Deep diamonds have a surprising organic composition

While most diamonds form under continents, at depths between 150 and 300 kilometers, a document published in Scientific reports has shown that two rarer types of diamonds – those found in oceanic rocks and those that form more than 300 kilometers below the continental crust – have a common and unexpected origin.

The Curtin University research team found that oceanic and ultra-deep continental diamonds “actually share the same compositions,” according to Dr. Luc Doucet, lead author of the article.

“The composition of carbon is organic, which means that it is the organic matter that formed the diamonds.”

Diamonds are made from carbon placed under high pressure, but this carbon can come from different sources: either organic carbon, from once living matter, or inorganic carbon – like carbonate minerals, which are commonly found in the rocks.

According to Doucet, it’s surprising that diamonds formed so deep below the Earth’s surface are mostly made up of organic matter.

“Particularly in the ocean, organic carbon is very minor [in abundance] compared to inorganic carbon, ”he says.

If ultra-deep diamonds form mostly from organic carbon, Doucet says that means there’s some sort of carbon fixation process going on – or maybe something even more complicated is going on. during their training.

The researchers propose that once formed, these very deep diamonds are brought to the surface via “mantle plumes” – material from the Earth’s mantle rising to the surface.

“Raising rocks from the Earth’s deeper mantle, called mantle plumes, then brings the diamonds back to the Earth’s surface via volcanic eruptions,” says Doucet.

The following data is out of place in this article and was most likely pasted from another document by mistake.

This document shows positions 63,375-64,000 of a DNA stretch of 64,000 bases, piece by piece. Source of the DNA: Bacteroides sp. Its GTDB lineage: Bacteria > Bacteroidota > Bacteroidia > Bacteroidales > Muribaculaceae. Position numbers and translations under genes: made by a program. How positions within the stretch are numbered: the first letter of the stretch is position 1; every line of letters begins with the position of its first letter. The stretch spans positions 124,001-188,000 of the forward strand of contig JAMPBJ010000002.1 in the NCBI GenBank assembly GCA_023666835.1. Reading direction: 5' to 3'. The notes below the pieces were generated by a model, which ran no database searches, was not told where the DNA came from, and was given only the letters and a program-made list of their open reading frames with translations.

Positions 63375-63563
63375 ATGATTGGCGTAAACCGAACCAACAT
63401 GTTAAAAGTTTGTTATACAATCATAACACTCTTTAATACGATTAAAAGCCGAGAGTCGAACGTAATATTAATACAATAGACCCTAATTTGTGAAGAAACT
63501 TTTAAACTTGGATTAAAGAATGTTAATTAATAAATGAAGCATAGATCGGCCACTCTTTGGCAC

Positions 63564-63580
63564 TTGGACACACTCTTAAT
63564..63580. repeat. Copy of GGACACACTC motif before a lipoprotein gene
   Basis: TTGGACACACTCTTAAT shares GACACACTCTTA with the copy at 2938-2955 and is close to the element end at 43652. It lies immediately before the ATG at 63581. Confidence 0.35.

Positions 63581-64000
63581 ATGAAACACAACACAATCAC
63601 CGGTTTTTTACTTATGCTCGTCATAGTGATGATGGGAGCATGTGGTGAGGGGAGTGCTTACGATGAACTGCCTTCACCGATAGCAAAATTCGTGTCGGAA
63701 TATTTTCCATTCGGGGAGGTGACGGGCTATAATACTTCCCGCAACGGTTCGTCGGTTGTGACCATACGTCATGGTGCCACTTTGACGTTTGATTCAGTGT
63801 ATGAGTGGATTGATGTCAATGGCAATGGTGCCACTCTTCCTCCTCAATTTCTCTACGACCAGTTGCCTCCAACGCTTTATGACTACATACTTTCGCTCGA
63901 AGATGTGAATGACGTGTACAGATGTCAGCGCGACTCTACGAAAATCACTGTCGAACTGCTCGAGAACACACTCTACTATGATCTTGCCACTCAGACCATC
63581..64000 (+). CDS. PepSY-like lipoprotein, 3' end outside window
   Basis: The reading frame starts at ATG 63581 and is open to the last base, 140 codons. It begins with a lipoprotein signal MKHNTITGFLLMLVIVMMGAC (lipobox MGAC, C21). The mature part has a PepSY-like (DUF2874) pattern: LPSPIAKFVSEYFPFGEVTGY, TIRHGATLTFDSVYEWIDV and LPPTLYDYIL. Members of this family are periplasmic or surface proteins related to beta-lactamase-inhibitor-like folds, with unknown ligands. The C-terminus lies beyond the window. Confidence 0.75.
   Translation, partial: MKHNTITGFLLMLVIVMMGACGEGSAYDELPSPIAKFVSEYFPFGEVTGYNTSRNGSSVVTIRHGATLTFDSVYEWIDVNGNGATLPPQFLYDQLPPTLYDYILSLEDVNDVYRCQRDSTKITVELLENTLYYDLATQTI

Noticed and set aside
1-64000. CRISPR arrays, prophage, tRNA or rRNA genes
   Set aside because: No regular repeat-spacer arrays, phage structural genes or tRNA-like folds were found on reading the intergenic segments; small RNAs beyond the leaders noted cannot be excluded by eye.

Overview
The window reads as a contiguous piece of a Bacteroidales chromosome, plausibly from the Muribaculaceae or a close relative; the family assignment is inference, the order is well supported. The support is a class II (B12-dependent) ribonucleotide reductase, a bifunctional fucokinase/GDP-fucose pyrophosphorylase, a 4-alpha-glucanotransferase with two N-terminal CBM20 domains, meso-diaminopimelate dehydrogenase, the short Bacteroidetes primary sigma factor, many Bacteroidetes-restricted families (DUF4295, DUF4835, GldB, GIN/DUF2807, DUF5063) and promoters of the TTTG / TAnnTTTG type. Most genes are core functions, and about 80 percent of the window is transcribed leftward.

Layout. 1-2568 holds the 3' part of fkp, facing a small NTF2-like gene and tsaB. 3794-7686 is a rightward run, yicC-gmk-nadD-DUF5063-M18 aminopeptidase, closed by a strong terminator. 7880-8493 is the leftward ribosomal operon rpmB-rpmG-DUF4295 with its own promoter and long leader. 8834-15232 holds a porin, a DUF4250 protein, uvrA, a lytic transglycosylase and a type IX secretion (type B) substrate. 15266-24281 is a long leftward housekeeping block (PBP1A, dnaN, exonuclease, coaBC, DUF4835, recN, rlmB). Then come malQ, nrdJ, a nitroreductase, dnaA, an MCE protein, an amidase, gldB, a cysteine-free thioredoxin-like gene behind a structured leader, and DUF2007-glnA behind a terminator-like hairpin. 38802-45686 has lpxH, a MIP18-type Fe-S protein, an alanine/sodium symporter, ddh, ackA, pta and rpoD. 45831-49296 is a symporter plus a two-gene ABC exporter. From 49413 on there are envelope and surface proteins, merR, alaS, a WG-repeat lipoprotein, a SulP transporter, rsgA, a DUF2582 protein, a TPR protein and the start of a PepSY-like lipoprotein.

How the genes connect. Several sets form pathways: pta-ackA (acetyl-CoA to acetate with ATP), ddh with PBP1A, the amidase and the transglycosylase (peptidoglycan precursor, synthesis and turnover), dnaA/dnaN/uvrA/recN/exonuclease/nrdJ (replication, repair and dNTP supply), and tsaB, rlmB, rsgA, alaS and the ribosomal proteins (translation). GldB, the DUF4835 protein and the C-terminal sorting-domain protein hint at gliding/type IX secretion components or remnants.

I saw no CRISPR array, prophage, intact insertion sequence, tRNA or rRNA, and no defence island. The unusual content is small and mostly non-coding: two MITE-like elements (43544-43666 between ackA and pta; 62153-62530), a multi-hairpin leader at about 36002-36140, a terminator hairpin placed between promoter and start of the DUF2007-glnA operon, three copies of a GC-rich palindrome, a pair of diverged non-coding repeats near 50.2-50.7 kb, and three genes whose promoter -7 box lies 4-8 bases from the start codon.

The researchers examined a range of the most common oceanic, deep continental and lithospheric diamonds, each of which were collected and tested in previous studies. They concluded that oceanic and continental diamonds had organic origins by examining their “isotopic signature” – the different concentrations of slightly heavier and lighter carbon atoms in diamonds.

Doucet says this research is useful in understanding how carbon on the surface – and in the atmosphere – can enter the earth. It has particular implications for carbon capture and storage.

“Diamonds are very good targets for understanding what’s going on inside the earth,” he says.

“They’re made of carbon, so they can help us understand carbon cycles. “


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Originally posted by Cosmos under the title Deep Diamonds Have a Surprising Organic Composition

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